Mostyn is an investment banker in Atlanta — one not known for being terribly scrupulous, either in his financial or personal dealings. After an illness, he takes a vacation to a farm in the country to recover. There, he falls in love with a young school teacher, Dolly Drake, and fully intends to marry her, but on his return to the city, he’s persuaded to instead marry wealthy socialite Irene Mitchell. He doesn’t love Irene, nor does she love him — her beau is Andrew Buckton, but Buckton is much too poor in her father’s estimation. They have a child together, little Dick, but it does nothing to improve their relationship, and indeed, Dick’s mother has next to no interaction with him. Eventually, Irene abandons them and runs away with Buckton. Dick has appendicitis that is ignored too long. By the time a doctor is called, peritonitis has set in and the boy dies. Irene was already addicted to morphine. When she learns of her son’s death, she overdoses and kills herself. Mostyn returns to Dolly, who forcefully rejects him. He flees to start a new life in California.

Inscription: Stamped “L.H. Buck” on the front endpaper and flyleaf.

From Now On (Frank L. Packard, 1919)

An underling of a crooked bookkeeper thinks he’s set for life when he manages double-cross his employer and make off with a hundred thousand dollars in cash, but the theft only lands him five years in prison. On his release, he’s hounded by the police, who expect him to lead them to where the money is hidden; by his gangland compatriots, who expect the same; and by the mafia, who he foolishly accepted a favor from without realizing that it came at a price. In the end, after much bloodshed and death, he comes to realize that the money simply wasn’t worth it.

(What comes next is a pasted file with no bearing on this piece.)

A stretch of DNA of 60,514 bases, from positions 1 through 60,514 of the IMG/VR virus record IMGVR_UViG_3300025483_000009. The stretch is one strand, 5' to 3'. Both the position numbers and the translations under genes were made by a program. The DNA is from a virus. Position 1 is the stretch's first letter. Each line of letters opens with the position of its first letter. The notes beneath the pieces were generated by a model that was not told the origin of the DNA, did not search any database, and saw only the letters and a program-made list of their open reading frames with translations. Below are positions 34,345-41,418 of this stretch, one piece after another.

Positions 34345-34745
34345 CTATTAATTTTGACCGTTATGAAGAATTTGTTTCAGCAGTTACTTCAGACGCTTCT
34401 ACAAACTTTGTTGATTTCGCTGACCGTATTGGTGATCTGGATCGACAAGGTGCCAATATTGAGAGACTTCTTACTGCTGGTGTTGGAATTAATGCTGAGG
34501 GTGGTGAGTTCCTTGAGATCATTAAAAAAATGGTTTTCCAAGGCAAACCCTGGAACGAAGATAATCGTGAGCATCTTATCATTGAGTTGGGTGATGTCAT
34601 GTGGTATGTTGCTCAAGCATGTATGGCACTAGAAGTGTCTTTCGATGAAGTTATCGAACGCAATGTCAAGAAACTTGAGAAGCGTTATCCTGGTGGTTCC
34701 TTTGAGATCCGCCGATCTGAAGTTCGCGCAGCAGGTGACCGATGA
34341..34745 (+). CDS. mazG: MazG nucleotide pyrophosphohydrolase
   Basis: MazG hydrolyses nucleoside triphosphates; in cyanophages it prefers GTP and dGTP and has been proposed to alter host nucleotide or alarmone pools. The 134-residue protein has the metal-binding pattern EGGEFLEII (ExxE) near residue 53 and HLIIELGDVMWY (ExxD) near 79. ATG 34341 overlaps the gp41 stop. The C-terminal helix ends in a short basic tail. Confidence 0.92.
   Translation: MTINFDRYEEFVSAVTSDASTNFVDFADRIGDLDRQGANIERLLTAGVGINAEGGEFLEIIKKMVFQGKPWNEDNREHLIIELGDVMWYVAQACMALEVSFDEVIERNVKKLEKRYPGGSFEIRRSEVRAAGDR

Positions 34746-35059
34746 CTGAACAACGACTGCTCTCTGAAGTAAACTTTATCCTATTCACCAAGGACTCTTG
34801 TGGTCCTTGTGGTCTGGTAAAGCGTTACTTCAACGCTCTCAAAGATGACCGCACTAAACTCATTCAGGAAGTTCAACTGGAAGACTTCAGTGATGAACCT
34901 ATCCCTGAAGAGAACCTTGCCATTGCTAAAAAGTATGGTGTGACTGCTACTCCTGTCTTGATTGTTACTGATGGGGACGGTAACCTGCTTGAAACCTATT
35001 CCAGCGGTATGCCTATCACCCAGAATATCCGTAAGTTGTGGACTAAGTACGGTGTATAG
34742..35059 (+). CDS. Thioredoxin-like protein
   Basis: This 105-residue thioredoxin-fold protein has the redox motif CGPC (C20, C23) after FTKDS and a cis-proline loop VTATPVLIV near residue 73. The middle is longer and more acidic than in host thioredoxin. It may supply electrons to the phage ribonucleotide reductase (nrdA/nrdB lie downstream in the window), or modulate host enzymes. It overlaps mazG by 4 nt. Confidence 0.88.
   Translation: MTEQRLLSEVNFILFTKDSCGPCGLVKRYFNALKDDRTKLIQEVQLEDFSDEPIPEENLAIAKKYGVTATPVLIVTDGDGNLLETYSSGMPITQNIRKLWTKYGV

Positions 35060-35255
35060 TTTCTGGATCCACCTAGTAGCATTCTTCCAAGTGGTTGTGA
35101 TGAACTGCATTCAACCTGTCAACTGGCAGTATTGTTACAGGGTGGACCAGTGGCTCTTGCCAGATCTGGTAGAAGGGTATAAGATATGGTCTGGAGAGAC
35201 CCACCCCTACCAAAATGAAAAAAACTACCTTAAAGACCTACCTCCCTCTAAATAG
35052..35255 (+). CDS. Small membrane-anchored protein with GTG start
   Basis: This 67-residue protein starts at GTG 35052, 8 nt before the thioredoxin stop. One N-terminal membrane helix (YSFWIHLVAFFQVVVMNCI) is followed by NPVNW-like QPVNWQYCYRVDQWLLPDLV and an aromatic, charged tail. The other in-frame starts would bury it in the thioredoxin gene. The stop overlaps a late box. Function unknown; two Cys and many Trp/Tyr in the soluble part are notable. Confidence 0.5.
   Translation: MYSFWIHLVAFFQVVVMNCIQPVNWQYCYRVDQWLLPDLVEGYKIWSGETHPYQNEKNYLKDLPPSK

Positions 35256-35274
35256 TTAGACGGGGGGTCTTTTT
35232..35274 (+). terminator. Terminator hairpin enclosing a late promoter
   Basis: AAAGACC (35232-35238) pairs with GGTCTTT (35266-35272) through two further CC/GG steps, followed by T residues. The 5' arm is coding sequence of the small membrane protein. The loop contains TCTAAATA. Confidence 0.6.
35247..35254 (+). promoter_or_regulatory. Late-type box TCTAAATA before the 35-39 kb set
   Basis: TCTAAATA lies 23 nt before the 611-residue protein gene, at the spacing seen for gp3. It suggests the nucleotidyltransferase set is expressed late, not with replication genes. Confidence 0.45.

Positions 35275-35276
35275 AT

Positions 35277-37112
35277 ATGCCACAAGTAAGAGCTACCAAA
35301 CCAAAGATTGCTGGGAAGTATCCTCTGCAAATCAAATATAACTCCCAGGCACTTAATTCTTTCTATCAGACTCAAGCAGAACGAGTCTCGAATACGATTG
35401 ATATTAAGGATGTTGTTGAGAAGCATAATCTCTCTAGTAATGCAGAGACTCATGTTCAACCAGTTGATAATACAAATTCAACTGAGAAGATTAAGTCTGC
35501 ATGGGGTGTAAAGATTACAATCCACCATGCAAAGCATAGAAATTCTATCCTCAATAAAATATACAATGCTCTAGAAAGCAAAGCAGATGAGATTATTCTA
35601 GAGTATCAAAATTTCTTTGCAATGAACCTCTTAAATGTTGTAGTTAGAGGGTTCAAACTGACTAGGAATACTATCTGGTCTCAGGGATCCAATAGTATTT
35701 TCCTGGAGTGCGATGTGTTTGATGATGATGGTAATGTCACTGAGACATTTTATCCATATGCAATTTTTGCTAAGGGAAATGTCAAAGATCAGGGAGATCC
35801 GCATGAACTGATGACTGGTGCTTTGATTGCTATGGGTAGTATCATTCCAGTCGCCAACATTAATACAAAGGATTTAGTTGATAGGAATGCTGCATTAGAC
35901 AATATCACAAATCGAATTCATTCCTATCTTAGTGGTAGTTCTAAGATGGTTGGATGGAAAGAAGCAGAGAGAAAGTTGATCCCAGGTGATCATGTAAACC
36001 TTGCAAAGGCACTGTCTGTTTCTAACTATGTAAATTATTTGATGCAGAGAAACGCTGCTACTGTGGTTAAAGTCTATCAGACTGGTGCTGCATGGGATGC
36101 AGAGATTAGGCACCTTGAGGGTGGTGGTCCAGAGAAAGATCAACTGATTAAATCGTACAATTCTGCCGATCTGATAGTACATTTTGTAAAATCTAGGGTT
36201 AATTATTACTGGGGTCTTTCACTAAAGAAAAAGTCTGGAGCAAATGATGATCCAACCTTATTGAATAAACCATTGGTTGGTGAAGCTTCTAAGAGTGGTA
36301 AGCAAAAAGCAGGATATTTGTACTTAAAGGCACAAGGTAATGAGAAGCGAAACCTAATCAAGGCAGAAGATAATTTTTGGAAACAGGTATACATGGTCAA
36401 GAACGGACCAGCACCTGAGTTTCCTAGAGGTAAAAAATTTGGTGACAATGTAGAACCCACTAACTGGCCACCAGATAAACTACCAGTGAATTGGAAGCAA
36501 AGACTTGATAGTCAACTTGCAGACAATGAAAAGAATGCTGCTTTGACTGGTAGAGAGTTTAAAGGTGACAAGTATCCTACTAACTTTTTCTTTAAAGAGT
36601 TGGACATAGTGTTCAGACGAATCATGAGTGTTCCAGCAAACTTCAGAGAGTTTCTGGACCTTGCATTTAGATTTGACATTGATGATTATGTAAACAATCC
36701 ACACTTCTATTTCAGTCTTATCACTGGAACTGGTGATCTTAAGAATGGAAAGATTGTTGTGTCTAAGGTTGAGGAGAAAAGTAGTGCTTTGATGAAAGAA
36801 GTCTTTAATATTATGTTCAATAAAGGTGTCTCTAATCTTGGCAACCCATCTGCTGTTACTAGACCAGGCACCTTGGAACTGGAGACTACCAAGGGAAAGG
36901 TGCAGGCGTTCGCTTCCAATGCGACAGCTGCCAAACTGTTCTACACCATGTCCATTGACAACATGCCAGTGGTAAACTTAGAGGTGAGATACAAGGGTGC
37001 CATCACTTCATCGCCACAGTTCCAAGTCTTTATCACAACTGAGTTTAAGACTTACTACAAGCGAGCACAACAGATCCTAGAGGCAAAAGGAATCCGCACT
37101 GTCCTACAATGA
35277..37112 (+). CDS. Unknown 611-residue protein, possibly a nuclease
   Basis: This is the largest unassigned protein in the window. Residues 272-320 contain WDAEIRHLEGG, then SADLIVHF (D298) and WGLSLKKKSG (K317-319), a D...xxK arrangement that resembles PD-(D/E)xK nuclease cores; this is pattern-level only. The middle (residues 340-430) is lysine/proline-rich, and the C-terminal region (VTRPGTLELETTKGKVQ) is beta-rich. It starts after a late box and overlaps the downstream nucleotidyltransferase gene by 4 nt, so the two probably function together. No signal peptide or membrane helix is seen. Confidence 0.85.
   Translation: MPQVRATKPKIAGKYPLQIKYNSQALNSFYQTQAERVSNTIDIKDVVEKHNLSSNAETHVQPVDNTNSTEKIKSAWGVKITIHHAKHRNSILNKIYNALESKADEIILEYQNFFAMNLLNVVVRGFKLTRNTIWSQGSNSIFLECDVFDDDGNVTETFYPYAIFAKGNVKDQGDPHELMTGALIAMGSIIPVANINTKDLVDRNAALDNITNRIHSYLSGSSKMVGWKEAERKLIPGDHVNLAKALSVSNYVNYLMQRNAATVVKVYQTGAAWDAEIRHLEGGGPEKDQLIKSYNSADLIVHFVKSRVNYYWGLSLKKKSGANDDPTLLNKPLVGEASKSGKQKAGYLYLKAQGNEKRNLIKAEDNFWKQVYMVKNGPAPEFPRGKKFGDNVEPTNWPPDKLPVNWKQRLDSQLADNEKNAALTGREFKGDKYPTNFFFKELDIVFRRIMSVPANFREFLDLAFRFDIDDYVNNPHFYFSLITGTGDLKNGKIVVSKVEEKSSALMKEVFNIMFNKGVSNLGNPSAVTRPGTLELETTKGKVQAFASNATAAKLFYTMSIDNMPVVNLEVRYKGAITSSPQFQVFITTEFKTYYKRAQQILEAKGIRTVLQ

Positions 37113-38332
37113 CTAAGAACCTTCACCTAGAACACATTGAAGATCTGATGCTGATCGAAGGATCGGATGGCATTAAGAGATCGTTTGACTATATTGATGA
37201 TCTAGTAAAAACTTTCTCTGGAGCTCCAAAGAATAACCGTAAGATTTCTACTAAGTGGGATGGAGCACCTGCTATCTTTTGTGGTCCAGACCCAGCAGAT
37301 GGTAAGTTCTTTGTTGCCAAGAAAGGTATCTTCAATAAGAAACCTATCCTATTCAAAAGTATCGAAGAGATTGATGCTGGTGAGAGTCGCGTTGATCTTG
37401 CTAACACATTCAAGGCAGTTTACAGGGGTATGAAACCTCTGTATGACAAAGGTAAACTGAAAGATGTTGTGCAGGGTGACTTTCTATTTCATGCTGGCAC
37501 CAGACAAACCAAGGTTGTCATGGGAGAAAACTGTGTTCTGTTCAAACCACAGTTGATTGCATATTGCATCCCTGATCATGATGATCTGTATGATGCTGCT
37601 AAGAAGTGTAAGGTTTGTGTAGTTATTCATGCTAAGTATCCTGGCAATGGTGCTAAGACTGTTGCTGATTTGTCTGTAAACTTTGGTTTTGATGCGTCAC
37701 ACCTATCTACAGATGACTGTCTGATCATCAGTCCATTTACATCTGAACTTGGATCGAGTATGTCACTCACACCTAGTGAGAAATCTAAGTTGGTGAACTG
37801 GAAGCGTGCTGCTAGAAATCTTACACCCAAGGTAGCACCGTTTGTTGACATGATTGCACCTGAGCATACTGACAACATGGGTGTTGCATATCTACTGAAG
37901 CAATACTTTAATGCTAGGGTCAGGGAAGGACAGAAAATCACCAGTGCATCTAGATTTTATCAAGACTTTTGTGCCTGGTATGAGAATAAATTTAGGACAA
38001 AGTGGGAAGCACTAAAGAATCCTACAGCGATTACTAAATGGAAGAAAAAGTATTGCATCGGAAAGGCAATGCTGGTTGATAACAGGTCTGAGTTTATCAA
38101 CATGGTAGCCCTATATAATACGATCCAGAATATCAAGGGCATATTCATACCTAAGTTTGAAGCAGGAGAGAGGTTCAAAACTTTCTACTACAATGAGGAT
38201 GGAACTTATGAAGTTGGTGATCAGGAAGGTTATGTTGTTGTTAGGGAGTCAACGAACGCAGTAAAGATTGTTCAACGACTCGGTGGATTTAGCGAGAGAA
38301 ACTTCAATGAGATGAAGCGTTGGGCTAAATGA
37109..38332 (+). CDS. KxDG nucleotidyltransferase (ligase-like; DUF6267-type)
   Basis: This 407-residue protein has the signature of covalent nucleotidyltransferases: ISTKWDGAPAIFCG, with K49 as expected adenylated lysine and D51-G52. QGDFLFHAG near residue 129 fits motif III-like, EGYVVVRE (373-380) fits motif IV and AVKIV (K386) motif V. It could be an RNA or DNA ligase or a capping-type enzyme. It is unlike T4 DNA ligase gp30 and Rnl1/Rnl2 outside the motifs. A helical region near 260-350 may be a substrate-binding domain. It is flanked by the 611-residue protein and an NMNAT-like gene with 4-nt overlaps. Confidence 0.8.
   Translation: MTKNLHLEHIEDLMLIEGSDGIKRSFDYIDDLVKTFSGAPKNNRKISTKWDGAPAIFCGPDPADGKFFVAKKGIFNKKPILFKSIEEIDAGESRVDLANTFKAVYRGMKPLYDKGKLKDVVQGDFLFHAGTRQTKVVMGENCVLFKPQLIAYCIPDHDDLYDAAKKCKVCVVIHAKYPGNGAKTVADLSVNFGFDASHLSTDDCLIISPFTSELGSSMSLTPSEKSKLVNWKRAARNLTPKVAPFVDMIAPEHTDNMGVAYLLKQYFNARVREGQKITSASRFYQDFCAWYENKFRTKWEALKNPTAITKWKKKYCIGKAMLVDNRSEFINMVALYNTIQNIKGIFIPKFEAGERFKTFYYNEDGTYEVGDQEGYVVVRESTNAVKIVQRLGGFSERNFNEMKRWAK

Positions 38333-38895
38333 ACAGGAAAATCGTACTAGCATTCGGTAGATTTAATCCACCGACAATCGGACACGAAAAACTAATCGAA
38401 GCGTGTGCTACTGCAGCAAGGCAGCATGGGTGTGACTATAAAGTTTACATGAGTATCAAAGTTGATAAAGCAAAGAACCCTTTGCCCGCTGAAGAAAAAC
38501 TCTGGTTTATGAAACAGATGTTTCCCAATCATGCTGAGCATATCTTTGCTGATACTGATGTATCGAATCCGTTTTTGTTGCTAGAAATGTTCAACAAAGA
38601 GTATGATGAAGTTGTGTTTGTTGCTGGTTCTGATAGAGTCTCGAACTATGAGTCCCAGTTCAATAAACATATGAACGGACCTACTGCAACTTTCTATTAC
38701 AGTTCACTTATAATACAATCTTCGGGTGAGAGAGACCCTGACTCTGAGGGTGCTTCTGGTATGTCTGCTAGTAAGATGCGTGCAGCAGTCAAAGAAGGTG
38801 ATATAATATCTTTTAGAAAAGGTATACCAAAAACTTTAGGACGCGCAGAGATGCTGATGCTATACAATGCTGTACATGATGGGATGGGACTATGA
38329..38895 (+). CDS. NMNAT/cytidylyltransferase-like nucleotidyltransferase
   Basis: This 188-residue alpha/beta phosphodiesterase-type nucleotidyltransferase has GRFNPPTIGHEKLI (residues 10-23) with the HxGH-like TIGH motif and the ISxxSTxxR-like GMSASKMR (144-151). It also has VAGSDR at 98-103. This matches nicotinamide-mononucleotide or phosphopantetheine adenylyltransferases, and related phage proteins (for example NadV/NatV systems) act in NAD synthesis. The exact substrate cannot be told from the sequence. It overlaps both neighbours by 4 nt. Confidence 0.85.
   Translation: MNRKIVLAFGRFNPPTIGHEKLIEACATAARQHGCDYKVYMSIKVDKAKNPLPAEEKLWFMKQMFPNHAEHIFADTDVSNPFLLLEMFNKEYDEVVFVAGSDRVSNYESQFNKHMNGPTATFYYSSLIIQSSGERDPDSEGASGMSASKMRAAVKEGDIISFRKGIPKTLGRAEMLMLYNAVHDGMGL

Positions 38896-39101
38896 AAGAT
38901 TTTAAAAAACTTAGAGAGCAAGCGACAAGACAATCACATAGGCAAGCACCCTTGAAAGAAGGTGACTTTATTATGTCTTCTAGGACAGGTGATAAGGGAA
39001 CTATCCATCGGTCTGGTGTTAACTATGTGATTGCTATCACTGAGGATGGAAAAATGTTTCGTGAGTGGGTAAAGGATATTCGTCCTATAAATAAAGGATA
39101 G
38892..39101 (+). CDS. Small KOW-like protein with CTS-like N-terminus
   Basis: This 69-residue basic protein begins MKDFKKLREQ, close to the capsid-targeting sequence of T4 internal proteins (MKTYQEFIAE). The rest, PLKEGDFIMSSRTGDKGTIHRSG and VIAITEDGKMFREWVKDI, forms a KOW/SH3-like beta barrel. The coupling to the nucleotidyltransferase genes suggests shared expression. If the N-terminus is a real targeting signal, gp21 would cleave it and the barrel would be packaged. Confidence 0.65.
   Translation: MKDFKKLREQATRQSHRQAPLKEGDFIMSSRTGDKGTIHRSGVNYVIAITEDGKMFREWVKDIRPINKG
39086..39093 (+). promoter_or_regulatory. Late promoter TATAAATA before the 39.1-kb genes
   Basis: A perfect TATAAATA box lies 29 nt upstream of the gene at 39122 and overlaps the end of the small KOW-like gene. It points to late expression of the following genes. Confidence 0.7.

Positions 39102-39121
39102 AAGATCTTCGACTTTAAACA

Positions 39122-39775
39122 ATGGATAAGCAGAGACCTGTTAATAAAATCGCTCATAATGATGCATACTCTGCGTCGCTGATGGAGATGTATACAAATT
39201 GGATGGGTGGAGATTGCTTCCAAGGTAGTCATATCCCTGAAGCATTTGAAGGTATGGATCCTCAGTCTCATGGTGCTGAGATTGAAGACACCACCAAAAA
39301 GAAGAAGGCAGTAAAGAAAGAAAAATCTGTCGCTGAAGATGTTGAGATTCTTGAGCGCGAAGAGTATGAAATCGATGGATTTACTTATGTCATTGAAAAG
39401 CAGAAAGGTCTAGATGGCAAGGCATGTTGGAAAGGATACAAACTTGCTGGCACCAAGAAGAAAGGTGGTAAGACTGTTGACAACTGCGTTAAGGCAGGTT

No inscriptions.

The Sky Pilot (Ralph Connor, 1899)

Arthur Wellington Moore, a young and inexperienced preacher, is assigned a mission in Swan Creek, Alberta — a small cattle town in the foothills of the Rocky Mountains. Resistant at first, the rough and fiercely independent cowboys eventually come to respect him. Gwen, a teenager who lives in the outskirts of town, is injured in a stampede and left paralyzed. Moore — or the Pilot, as he’s affectionately called — ministers to her and helps her accept her fate. The town raises the money to build a real church, but the Pilot falls ill and dies just before it’s finished.

No inscriptions.

East Lynne (Mrs. Henry Wood, 1861)

I’m condensing this as much as possible, but it’s a baroque plot, so brace yourselves: